* limitations under the License.  
  */  
  
 /**  
  * @author Palash Kanti Kundu  
  * @version 1.0  
  * @since Jan 25, 2015  
  */  
 public class MyCar implements Car {  
      /* (non-Javadoc)  
       * @see blog.Car#setWheels()  
       */  
      @Override  
      public void setWheels() {  
           // set 4 wheels  
      }  
      /* (non-Javadoc)  
       * @see blog.Car#setGear()  
       */  
      @Override  
      public void setGear() {  
           // set gear  
      }  
      /* (non-Javadoc)  
       * @see blog.Car#setSteering()  
       */  
      @Override  
      public void setSteering() {  
           // set steering  
      }  
      /* (non-Javadoc)  
       * @see blog.Car#setEngine()  
       */  
      @Override  
      public void setEngine() {  
           // TODO Auto-generated method stub  
      }  
      /* (non-Javadoc)  
       * @see blog.Car#drive()  
       */  
      @Override  
      public void drive(int speed) {  
           // TODO Auto-generated method stub  
      }  
 }  

Now this looks fine, compiler now knows that you have defined your own implementation for the specification.

If I need to provide my implementations, can't I do that in a class. What was the point to write interface, then implement them in class ?
(This question was raised by Ms. Sharma. Thanks to her.)

Well, now, your car is ready to build. You are well capable of driving your car at 120 Km/hr but your mom in back seat will scream on you that, 'slow down son, slow down, puja thali will be messed up'. Now you really is a fast paced person and really don't wanna drive at slow 40 Km/hr.

Ohh god, what a situation. 
Now, you think of employing Sardarji who nicely drives your car in 40 Km/hr. Now, you are happy and your mom is also happy.
Let's take this in our code,

 /*  
  * Copyright 2014-2015 Palash Kanti Kundu.  
  *  
  * Licensed under the Apache License, Version 2.0 (the "License");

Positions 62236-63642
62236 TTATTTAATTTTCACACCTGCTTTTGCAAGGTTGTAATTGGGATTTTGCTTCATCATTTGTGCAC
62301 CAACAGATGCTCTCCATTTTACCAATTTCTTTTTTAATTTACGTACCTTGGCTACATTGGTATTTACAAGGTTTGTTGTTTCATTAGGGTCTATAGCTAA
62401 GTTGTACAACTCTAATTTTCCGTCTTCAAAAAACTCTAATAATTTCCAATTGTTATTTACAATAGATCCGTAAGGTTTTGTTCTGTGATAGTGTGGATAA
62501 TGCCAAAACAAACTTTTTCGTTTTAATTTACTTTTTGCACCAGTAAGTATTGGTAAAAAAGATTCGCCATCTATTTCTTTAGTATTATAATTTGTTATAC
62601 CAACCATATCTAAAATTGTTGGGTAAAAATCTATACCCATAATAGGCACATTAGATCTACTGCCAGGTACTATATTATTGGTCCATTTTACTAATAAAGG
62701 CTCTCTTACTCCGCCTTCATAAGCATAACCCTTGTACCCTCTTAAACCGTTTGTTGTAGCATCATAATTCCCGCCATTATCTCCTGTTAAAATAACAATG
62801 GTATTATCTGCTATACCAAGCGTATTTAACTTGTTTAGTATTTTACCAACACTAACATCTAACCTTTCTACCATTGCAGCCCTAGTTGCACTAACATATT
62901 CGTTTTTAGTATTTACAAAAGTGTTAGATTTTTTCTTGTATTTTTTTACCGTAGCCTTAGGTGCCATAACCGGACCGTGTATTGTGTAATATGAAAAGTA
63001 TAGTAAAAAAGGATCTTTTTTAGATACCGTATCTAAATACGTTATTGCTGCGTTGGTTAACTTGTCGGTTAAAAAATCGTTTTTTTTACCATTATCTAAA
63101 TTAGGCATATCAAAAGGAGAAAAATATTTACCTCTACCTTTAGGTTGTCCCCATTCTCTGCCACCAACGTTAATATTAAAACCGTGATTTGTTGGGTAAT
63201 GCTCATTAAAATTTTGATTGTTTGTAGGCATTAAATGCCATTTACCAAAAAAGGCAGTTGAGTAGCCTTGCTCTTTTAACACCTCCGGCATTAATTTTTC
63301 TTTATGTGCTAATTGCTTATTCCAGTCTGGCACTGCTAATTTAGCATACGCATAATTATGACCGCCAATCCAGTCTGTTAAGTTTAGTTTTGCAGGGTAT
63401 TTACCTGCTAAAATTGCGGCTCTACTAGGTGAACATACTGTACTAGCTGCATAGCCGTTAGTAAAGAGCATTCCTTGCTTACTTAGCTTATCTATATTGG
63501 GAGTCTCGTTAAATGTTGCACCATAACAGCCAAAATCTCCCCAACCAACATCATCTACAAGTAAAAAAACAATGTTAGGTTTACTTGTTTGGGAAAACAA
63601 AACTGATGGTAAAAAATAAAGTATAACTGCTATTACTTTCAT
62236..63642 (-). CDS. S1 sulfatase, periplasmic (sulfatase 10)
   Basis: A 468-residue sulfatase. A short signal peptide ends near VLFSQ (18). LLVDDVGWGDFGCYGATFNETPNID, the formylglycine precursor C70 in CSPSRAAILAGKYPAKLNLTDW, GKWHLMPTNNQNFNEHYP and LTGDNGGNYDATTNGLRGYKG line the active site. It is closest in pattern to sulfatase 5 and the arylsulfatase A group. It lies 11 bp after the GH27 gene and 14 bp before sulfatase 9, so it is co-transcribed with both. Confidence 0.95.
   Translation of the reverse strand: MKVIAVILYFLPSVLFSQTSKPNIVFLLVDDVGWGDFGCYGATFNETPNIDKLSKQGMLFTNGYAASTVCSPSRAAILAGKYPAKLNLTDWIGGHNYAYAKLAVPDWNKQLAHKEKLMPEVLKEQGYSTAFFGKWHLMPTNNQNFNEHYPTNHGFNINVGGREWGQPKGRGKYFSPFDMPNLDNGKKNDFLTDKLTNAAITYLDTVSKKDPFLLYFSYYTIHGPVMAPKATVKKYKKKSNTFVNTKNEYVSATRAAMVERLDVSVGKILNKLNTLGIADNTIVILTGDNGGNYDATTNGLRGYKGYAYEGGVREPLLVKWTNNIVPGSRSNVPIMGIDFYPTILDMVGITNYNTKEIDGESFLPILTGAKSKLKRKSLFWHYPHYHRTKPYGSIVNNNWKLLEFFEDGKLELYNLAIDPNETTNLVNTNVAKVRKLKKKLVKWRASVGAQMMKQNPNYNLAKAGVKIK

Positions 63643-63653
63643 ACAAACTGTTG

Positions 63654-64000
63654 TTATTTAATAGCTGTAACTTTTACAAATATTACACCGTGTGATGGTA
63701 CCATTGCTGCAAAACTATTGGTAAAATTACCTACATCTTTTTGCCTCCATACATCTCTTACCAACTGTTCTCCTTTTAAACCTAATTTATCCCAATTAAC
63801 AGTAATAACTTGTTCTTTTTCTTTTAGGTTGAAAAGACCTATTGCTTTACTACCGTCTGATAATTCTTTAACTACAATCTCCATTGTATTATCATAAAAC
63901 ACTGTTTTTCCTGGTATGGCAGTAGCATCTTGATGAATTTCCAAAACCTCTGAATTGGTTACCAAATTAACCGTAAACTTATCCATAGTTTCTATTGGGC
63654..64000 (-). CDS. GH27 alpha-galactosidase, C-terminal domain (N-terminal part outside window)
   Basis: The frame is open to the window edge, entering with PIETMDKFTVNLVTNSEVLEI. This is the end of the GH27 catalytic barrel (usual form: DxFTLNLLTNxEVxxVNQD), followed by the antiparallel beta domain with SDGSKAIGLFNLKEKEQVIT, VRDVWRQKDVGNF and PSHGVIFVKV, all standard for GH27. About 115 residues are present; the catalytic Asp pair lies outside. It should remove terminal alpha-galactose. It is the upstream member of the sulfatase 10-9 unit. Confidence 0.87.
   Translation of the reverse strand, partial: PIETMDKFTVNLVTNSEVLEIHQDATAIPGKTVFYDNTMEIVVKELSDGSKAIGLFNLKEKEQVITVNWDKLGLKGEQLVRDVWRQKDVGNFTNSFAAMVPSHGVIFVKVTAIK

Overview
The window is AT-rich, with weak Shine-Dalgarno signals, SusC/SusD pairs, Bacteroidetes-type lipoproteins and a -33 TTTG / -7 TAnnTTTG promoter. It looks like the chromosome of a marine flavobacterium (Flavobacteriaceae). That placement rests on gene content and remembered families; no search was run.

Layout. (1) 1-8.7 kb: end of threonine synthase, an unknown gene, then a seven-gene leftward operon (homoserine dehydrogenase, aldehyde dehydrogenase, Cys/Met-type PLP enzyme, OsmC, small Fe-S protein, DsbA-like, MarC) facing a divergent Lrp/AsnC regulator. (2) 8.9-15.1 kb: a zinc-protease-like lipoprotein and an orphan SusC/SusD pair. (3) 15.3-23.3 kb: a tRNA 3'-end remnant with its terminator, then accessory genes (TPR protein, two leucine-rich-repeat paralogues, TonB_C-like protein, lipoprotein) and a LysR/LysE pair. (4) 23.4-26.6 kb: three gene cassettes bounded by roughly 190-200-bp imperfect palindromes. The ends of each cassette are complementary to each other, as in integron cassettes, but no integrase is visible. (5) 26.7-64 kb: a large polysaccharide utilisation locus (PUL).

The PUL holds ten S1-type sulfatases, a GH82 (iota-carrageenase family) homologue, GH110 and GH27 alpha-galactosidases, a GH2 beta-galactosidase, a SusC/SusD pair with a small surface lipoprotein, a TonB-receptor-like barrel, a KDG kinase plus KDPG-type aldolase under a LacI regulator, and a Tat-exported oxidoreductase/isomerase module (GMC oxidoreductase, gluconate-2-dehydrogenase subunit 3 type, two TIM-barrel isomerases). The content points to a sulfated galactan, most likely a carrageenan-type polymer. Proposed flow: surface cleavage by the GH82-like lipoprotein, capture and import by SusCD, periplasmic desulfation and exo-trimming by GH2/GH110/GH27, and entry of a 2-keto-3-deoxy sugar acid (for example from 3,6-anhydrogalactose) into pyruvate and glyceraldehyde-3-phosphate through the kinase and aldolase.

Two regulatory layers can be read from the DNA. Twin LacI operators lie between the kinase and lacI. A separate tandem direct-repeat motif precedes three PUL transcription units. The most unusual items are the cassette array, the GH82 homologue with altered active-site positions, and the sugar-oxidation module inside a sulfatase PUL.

* you may not use this file except in compliance with the License.  
  * You may obtain a copy of the License at  
  *  
  *   http://www.apache.org/licenses/LICENSE-2.0  
  *  
  * Unless required by applicable law or agreed to in writing, software  
  * distributed under the License is distributed on an "AS IS" BASIS,  
  * WITHOUT WARRANTIES OR CONDITIONS OF ANY KIND, either express or implied.  
  * See the License for the specific language governing permissions and  
  * limitations under the License.  
  */  
 package blog;  
 /**  
  * @author Palash Kanti Kundu  
  * @version 1.0  
  * @since Jan 25, 2015  
  */  
 class MyselfAsDriver implements Driver {  
      Car car = new Audi();
      /*  
       * (non-Javadoc)  
       *   
       * @see blog.Driver#driveCar()  
       */  
      @Override  
      public void driveCar() {  
           car.drive(120);  
      }  
 }  
 class DriverSardarji implements Driver {  
      Car car = new MyCar();
      /*  
       * (non-Javadoc)  
       *   
       * @see blog.Driver#driveCar()  
       */  
      @Override  
      public void driveCar() {  
           car.drive(40);  
      }  
 }  
 interface Driver {  
      void driveCar();  
 }  
So, you see that when situations arrive, we can either drive our car on our own or we can employ Sardarji to drive our car.

Now, take a look in our first code example now, we have MyCar, which is capable to be driven by invoking drive(int speed);. Now, your friend builds a car which is even more robust and beautiful, so you want to drive that one. Now think here twice, if you friend have his own class other than drive(int speed), you must have to ask him which method to invoke.

Here lies the beauty of Interface. Implementing the same interface in multiple classes, you are allowed to choose any implementation freely without bothering.
Isn't it so ?

Well, yes. I can choose Audi, BMW, Honda whatever I wish to as long as it has a drive(int speed).
Depending on the situation I can choose the best suited implementation. Or in situations, your mom may choose to have a fast ride with you for a long trip to nearby hill-station with 120 Km/hr or can choose Sardarji to take her to Mandir with her puja thali safe in 40 Km/hr.

Interface lets you define multiple implementation in the same method, which directs to better maintainability. In real life scenario, you may have requirements for persisting data in XML, Database or simple serialized objects (if you are unknown to the terms, please hold your queries back. I promise to come back to you with an answer). So, defining an interface for saving data can be useful because, on situations, you need to use either of the mechanism, where the invoking class will be free of the knowledge underlying implementation. Design Patterns have some good use of it.

Well, in another essence, interface is useful in multiple inheritance, for which, you have to get some knowledge of Deadly Diamond of Death...
There you will be accustomed with multiple inheritance.

Next
Palash Kanti Kundu